About Author  

Natalie is a nutritionist with a Bachelor’s in Nutrition and Dietetics from the University of North Florida. Natalie believes that proper nutrition doesn’t have to be complicated and is determined to help others reach their health goals. 

Do you have questions about supplements? Reach out to one of our experts, or take Persona’s free nutrition assessment, and learn exactly what you need to take your wellness to the next level.     

*These statements have not been evaluated by the Food and Drug Administration. This product is not intended to diagnose, treat, cure, or prevent any disease.      
This information is not intended as a substitute for the advice provided by your physician or other healthcare professional, or any information contained on or in any product label or packaging. Do not use the information from this article for diagnosing or treating a health problem or disease, or prescribing medication or other treatment. Always speak with your physician or other healthcare professional before taking any medication or nutritional, herbal, or homeopathic supplement, or using any treatment for a health problem. If you have or suspect that you have a medical problem, contact your health care provider promptly. Do not disregard professional medical advice or delay in seeking professional advice because of something you have read in this article.        


  1. Kennedy DO. B Vitamins and the Brain: Mechanisms, Dose and Efficacy–A Review. Nutrients. 2016 Jan 27;8(2):68. doi: 10.3390/nu8020068. PMID: 26828517; PMCID: PMC4772032.
  2. Ma, F., Wu, T., Zhao, J. et al. Folic acid supplementation improves cognitive function by reducing the levels of peripheral inflammatory cytokines in elderly Chinese subjects with MCI. Sci Rep 6, 37486 (2016). https://doi.org/10.1038/srep37486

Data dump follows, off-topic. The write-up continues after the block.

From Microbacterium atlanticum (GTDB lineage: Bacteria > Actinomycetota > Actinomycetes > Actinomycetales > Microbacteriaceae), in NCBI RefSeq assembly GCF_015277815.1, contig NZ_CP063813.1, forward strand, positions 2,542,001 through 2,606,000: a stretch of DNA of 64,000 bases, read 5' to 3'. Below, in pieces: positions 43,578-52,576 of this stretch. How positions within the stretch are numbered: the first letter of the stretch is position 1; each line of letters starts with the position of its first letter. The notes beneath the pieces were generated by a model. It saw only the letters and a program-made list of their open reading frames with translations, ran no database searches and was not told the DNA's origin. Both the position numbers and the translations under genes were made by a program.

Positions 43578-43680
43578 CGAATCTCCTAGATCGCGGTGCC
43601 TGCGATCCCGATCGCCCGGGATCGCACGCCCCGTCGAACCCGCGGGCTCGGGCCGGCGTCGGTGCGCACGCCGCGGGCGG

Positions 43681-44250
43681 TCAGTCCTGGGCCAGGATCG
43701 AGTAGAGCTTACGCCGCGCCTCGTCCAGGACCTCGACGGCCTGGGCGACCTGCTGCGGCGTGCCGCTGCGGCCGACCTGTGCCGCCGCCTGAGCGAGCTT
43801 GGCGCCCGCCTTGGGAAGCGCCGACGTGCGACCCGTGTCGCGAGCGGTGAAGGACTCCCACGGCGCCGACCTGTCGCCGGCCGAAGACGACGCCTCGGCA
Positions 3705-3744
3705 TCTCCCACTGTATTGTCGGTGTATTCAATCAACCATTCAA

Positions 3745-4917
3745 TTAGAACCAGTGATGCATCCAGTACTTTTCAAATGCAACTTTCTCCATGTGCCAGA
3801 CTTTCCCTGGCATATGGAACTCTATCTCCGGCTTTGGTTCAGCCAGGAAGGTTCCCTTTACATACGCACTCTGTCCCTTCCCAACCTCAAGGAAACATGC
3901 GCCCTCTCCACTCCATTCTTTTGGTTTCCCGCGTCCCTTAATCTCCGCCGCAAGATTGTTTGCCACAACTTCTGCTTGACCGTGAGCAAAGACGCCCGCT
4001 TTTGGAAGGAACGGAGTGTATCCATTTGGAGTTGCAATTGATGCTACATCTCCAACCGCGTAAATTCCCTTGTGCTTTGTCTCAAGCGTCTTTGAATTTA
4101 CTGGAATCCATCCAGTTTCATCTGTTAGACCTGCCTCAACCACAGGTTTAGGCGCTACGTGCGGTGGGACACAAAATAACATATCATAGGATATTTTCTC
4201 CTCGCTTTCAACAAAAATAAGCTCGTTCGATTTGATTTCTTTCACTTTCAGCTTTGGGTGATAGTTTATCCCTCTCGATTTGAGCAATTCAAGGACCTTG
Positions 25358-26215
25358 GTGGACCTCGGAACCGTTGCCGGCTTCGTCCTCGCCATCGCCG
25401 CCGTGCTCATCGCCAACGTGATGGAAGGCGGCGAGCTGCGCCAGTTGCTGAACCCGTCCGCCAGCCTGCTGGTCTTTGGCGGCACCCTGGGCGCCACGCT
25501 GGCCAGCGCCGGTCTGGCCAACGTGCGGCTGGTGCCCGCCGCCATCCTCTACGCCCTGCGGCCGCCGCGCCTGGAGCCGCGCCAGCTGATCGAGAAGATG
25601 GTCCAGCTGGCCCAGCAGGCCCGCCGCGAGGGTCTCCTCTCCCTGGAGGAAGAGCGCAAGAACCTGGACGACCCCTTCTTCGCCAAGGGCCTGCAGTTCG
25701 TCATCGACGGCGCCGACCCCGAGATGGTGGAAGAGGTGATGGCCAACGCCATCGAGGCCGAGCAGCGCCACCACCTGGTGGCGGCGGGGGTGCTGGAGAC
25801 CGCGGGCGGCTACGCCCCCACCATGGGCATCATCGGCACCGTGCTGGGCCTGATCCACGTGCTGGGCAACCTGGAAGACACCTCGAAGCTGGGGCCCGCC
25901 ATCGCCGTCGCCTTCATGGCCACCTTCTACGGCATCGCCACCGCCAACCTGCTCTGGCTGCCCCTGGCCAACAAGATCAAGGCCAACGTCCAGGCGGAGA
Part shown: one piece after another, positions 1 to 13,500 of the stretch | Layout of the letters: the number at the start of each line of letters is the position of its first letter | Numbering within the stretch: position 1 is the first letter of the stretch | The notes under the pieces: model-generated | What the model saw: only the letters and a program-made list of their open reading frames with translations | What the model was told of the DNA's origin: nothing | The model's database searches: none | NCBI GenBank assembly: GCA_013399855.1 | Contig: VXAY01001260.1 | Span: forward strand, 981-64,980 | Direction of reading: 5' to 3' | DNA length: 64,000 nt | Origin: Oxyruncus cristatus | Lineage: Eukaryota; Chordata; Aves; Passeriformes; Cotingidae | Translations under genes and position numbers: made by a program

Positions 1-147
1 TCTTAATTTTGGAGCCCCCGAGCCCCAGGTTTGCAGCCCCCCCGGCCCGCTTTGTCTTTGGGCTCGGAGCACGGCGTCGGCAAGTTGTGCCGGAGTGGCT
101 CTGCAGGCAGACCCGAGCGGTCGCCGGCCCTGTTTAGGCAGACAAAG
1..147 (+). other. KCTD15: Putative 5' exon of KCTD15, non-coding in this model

3. Miller AL. The methylation, neurotransmitter, and antioxidant connections between folate and depression. Altern Med Rev. 2008 Sep;13(3):216-26. PMID: 18950248.
  4. Soh Y, Lee DH, Won CW. Association between Vitamin B12 levels and cognitive function in the elderly Korean population. Medicine (Baltimore). 2020 Jul 24;99(30):e doi: 10.1097/MD.0000000000021371. PMID: 32791746; PMCID: PMC7387066.
  5. Marashly ET, Bohlega Riboflavin Has Neuroprotective Potential: Focus on Parkinson’s Disease and Migraine. Front Neurol. 2017 Jul 20;8:333. doi: 10.3389/fneur.2017.00333. PMID: 28775706; PMCID: PMC5517396.
  6.  Thompson DF, Saluja HS. Prophylaxis of migraine headaches with riboflavin: A systematic review. J Clin Pharm Ther. 2017 Aug;42(4):394-403. doi: 10.1111/jcpt.12548. Epub 2017 May 8. PMID: 28485121.
  7. Valizadeh M, Valizadeh N. Obsessive compulsive disorder as early manifestation of B12 deficiency. Indian J Psychol Med. 2011 Jul;33(2):203-4. doi: 10.4103/0253-7176.92051. PMID: 22345852; PMCID: PMC3271502.